RAM Scrapers

A new flavor of malware is aiming at grabbing valuable data from memory in point-of-sale systems   Verizon Business Data Breach Investigation Report has included RAM scrapers in a recent list of the top data breach attack vectors and has prompted discussion about how much of a threat it poses.

A RAM scraper is identified in the report as a piece of customized malware created to grab credit card, PIN, and other confidential information out of a system’s volatile random access memory. The RAM-scraping breaches in Verizon’s report occurred in point-of-sale (POS) servers. RAM scraping is not really new, but Verizon flagged the emergent threat trend in POS devices as a tactical change.

The data in RAM is often easier to grab than at the reader or off of the computer’s hard disk.  Current PCI compliance standards require the end-to-end encryption of sensitive payment card data when being transmitted, received, or stored.  Unencrypted credit card data may be exposed during processing, remaining resident in the POS device’s RAM for a period of time.  That’s where the malware can capture the strings related to card identifiers rather than performing bulk data grabs, reducing the likelihood of detection.

One of the incidents Verizon Business’s RISK Team investigated was discovered as a result of a spike in credit card fraud reports coming from a casino: The RAM scraper itself wasn’t detected on the server.  The scraper dumped the card data to a file named dumper.dll in a Windows system subdirectory, where it waited for backdoor access and retrieval.

POS RAM scrapers enter systems that are either insufficiently protected, such as those that use default credentials, or that get compromised by trusted partners, according to the Verizon report.  Ram scrapers are typically a secondary infection agent, most often installed after a system has been compromised using some other primary attack method.  Backdoor access and command/control agents are common features of RAM scraper attacks.  Because this malware is typically customized for each attack, its signatures are less likely to be recognized by antivirus software.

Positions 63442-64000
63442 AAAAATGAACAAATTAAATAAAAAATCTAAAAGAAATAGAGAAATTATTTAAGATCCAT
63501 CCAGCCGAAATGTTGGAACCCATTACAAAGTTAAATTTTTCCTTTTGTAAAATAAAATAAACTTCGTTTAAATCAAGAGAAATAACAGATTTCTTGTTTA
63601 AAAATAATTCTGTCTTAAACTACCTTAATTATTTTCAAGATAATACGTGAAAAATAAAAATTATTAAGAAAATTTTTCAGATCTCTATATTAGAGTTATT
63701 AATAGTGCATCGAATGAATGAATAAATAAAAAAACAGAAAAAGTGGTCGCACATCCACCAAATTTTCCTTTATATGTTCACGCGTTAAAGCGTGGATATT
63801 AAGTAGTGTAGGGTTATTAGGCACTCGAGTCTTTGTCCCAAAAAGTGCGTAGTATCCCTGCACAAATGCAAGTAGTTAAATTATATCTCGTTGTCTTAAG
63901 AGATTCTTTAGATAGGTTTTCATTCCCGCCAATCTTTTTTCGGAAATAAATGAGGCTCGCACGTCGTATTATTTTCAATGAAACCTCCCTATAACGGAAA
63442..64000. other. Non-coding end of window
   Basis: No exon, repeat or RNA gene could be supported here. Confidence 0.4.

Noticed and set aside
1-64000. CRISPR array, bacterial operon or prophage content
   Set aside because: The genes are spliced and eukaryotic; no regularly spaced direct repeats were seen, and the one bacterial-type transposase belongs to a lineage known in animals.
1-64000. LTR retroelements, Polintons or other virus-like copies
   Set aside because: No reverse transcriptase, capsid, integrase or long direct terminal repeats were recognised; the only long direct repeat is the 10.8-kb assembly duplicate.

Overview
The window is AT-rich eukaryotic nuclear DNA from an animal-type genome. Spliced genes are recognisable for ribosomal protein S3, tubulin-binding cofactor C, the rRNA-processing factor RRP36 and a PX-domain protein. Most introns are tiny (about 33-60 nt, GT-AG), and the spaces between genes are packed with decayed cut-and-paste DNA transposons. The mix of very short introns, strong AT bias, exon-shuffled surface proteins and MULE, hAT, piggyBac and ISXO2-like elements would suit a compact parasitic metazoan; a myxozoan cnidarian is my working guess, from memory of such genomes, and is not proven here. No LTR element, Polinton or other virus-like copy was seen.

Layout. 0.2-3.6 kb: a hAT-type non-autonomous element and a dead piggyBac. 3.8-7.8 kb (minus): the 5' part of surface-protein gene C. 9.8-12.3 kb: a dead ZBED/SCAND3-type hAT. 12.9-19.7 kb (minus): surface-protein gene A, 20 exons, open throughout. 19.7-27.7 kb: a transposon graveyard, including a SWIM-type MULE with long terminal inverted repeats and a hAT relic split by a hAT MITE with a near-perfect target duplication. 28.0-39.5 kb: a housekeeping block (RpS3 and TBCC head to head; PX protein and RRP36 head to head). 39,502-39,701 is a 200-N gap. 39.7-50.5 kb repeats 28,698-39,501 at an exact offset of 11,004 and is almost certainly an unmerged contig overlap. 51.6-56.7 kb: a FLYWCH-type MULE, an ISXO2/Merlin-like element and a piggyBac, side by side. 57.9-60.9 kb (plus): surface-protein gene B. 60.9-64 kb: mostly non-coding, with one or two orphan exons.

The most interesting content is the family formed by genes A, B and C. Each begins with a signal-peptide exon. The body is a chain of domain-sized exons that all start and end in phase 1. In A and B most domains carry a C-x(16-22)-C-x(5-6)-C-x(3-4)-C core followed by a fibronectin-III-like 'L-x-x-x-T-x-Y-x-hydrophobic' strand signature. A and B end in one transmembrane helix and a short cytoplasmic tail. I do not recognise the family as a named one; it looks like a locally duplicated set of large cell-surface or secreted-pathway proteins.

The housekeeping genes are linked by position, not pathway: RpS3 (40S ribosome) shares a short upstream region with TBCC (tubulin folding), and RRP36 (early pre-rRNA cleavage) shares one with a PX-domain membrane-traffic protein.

The best way to detect a RAM scraper is via regular traffic and critical file monitoring and log analysis. Here are 10 tips for protecting against malware in general  and RAM scraping in particular, gleaned from the report:

  1. Make use of hardware AND software firewalls.
  2. Install and maintain antivirus software.
  3. Perform regular system maintenance, patching, logging, and complete reviews of POS systems.
  4. Regularly confirm the integrity of your intrusion detection systems.
  5. Monitor file integrity.  These files will often try to attach to real processes or system files.
  6. Monitor disk activity and watch out for file-creation in system and temporary subfolders.
  7. There is absolutely no excuse for default credentials on ANY computer, much less systems that process financial transactions.
  8. Bear in mind that end-to-end encryption doesn’t always include the clear-data processes happening at the end-points.
  9. Deny, if possible, admin-level credentials to POS and POS support vendors and reset vendor credentials and settings.
  10. Minimize and test data persistence in memory. Just because the specs say data persists for a millisecond doesn’t make it true.

While Verizon found POS systems to be at risk of RAM scraping in their report, the technique also lends itself to use against other systems’ volatile memory.  You may be surprised at how much data is sitting in the RAM of your network printers, for instance…

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